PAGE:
We will all be Cybermen soon
|Employee of the Month
I think I would be cool with cybernetics if each person got to choose whether and to what extent they wanted to become a Cyberman, but that is not what is happening. The company the poor schlub works for requires the employee to be fitted with the implant. This is sci-fi of a disturbing kind, not just because it isn't voluntary, but also because they cybernetics isn’t a cool length of mono-filament wire, or a jack for a computer cable, but a glorified name badge or lanyard.
These are the very first steps, being taken toward a particular kind of dystopian future, and they are being taken now. In one of these systems, a tiny chip is implanted into the flesh between the thumb and forefinger, and the company offering to do this actually compares them to the chips you put in your pet. I think that says an awful lot about the employer-employee relationship. They pretty much see us as livestock, and have no qualms about tagging us. The highly questionable advantages claimed for the employee include unlocking doors and starting your car with a wave of their hand, and storing medical data. There is obviously nothing in this for the worker, and they are only doing it because their company tells them to, but what is in it for the firm? That’s what I can’t work out. How is this any more useful to them than just giving the employee a chip card and telling them to keep it with them at all times?
I have written, and am still writing a sci-fi series called Dark Galaxy that starts with Galaxy Dog, go buy it from Amazon.
The thing is that this costs money, so there must be some reason for the companies to be doing it. I just can’t think deviously and amorally enough to work out what it is. They say the goal is to improve security, but what the blazes does that mean? How does having your security pass implanted into your body, rather than hung round your neck or clipped to your breast pocket, make anything more secure. Why does the chip have to be implanted, rather than just housed in a plastic card? I guess it’s harder to forget your hand than a card on the commuter train when you are dog tired after a fourteen hour shift, but that seems a very slight advantage.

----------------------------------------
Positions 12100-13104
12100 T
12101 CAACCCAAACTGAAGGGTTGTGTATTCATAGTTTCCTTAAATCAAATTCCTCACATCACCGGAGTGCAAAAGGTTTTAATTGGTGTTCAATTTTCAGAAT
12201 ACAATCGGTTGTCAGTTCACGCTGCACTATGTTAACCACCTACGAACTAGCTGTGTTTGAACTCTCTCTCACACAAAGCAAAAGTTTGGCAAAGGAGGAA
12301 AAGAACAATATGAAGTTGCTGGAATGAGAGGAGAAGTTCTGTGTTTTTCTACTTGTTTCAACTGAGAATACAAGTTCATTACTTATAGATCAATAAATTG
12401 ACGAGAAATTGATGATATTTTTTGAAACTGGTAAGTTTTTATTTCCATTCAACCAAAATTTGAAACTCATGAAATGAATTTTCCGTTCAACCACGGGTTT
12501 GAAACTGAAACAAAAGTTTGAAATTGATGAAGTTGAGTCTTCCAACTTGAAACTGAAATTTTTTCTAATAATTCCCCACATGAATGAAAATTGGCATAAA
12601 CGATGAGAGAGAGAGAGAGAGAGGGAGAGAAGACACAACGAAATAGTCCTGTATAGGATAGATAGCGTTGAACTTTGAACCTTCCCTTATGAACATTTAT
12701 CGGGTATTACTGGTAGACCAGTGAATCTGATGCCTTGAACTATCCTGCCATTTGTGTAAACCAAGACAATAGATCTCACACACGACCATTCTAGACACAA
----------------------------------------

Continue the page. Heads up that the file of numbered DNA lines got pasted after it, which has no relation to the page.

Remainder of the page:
I’ll have to watch some dystopian future movies featuring messed-up, prison-like offices to try and work out what is going on here. I’m going to start with Gattaca and run the gamut until I reach Brazil. In the mean time, it has made me feel a little more sympathy for the Cybermen. The story is that they chose to replace their organic parts, piece by piece, but maybe it wasn’t such a free choice. Maybe it was a choice foisted on them by the companies they worked for. You know exploiters like Uber and McDonalds would prefer Cybermen to organic employees. With Cybermen, there is no threat of unionization at all, just perfectly flipped burgers every time. Their emotionless voices might not be as good at upselling, but that’s probably a price worth paying.